Week 9

At the beginning of Kreiss’s piece his made a few points that I had already touched on in a few of my previous posts, which was quite encouraging to read. Kreiss says that social media did provide votes, in 2008, with more opportunities to get involved in the election. He also said that these platforms also allowed candidates to better target particular groups. However, Kreiss takes his research further and looks at indirect communication methods. These type of communication can be characterized by bloggers who communicate between the campaign itself and the voters. They make up what Kreiss calls the “networked public sphere” which is a digital public space.

Allison Slotnick opens up her piece in a similar way, by pointing out the fact that web offers interactivity and therefore, an “unprecedented opportunity” to connect with voters. Slotnick then goes on to focus on the proper use of the media. She says that use should authentic, which is hard to do because of the skeptical generation that lives online. Slotnick also pointed out that after the Dean campaign candidates became worried about relying so heavily on the internet. However, Kreiss’s discussion of Obama’s efforts on the internet show that candidates have since lost this sense of worry. The Obama campaign purposely targeted progressive bloggers and looked to build their network online. I assert that candidates have learned from the mistakes that candidates have made in the past, like Dean, but they now know that they need to embrace the internet in order to win any election.

Traffic is now larger online than it is for broadcast TV outlets. Candidates know they need to succeed online, so they do things like give bloggers informational exclusives. Concentration of coverage continues to build online. With a big shift of coverage now being concentrated online I wonder what traditional media like TV offers that the internet mediums do not. Why do we still need broadcast media? What advantages does this medium have over the internet?

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3 Responses to Week 9

  1. drewdan89 says:

    Well I agree with you that candidates know they must be successful online in the coming elections, but the main reason why they still need traditional media outlets like broadcast TV is control. From everything we have read that seems to be a glaring problem and a hurdle candidates must figure out a way to jump over without falling. When a candidate goes online they are giving up a bit of control of their messages and we have seen this backfire in a few examples in the readings. Another reason why candidates still need broadcast media is as simple of a reason as why the need to be successful on the Internet, there is a vast reach on broadcast television. Not only is there still an enormously large reach in broadcast TV, but online the possible voter usually has to seek out information whereas if you run an ad on television you could be reaching someone who wasn’t actively looking for information. People who go and look for information online are already actively involved, but in the case of broadcast TV you could reach someone who isn’t actively involved.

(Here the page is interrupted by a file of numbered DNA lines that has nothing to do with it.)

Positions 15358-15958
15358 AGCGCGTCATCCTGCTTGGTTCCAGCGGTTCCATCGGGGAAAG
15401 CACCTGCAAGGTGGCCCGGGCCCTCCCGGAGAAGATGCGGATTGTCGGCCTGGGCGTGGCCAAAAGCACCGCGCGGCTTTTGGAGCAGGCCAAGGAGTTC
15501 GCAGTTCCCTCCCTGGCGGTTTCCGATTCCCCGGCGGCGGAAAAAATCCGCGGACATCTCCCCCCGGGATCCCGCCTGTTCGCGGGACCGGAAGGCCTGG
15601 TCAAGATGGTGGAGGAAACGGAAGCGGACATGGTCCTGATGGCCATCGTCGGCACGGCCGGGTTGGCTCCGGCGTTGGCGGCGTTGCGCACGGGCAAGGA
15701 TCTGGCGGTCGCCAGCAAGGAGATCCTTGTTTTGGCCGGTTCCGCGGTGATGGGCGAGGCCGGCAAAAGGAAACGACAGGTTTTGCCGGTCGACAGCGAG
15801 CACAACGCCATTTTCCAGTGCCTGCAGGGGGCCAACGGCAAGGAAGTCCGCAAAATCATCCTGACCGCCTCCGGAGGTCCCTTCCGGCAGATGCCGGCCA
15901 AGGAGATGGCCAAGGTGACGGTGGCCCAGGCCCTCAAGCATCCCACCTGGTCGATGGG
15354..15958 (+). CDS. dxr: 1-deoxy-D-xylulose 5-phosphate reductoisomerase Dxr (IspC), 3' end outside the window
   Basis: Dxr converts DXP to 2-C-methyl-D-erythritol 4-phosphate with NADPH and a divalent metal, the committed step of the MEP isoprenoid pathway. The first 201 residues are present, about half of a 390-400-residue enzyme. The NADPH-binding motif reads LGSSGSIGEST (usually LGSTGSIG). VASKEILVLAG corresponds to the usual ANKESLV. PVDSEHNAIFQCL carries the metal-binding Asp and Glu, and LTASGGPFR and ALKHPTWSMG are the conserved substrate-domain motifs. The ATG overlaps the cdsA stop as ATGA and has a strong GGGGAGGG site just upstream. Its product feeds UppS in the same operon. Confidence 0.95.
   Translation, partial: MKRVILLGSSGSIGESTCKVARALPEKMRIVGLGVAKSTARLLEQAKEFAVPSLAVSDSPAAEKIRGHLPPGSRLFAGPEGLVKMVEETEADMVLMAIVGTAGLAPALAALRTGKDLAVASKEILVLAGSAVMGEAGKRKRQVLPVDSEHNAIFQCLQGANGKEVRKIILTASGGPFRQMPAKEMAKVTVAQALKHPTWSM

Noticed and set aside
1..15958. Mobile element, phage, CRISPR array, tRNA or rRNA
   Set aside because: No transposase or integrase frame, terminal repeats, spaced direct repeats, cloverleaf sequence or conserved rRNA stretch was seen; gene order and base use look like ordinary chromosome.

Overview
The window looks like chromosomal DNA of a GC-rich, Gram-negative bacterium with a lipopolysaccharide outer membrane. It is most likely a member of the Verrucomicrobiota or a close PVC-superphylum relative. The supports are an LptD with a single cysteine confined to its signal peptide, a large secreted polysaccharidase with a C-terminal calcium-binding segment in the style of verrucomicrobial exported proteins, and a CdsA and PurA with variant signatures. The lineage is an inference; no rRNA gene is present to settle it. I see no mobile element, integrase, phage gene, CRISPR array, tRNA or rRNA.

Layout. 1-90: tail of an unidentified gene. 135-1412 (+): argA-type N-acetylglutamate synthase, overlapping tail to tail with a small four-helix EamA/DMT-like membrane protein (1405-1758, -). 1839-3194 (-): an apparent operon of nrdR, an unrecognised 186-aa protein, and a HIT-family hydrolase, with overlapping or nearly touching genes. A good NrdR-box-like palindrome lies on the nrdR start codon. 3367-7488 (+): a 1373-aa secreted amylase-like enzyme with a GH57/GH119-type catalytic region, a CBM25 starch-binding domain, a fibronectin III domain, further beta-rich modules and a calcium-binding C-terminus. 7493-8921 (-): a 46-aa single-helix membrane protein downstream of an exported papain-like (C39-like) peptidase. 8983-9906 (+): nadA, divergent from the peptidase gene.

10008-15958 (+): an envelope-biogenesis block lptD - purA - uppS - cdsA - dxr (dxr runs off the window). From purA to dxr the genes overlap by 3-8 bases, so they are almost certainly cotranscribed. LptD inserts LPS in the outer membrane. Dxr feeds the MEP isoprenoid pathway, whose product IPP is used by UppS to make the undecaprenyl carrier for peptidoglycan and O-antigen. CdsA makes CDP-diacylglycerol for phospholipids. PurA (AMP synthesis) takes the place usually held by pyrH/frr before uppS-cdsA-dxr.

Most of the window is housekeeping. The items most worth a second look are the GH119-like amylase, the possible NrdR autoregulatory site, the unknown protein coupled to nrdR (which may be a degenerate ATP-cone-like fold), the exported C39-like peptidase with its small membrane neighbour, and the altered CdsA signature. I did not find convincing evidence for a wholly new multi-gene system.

2. taylorkdavis says:

    When dealing with news media, there are push and pull effects. While watching TV, political advertisements are pushed on you. While using social media, push and pull effects are both in effect. Using Facebook as an example, media is pushed onto the user in the way that their facebook friends might post some article that relates to a candidate. Pull comes into effect because it is the users choice whether or not to open the article and learn more. Pull effects play another role in a person actually going onto a social networking site and seeking out information on a certain candidate. The problems with only using social networking sites and the internet to push a campaign is that some users might not be interested and choose to spend their time searching out other things. With tradition broadcasting, it can be assured that the TV watchers are at least aware of some sort of political ad.

    In addition, as discussed in the readings, Candidates lose control over their political messages in the online environment. With user generated profiles and information, certain messages can be misconstrued in their transfer to the public. The benefits of TV broadcasting is that candidates have direct control over the messages being transmitted to an audience.

  3. sammoon724 says:

    Traditional broadcast media like television and newspapers provide commentary on what the candidates post on blogs and websites. I would still argue that the majority of the average American voting block doesn’t actually check candidate’s website or blogs regularly so they need the traditional media outlets to interpret what it means and digest it for Americans so they can try to form an educated stance. As college students we are already above the average American in terms of political interest so this might not apply to us, but I believe television reporting provides commentary on the confusing world of politics for society.

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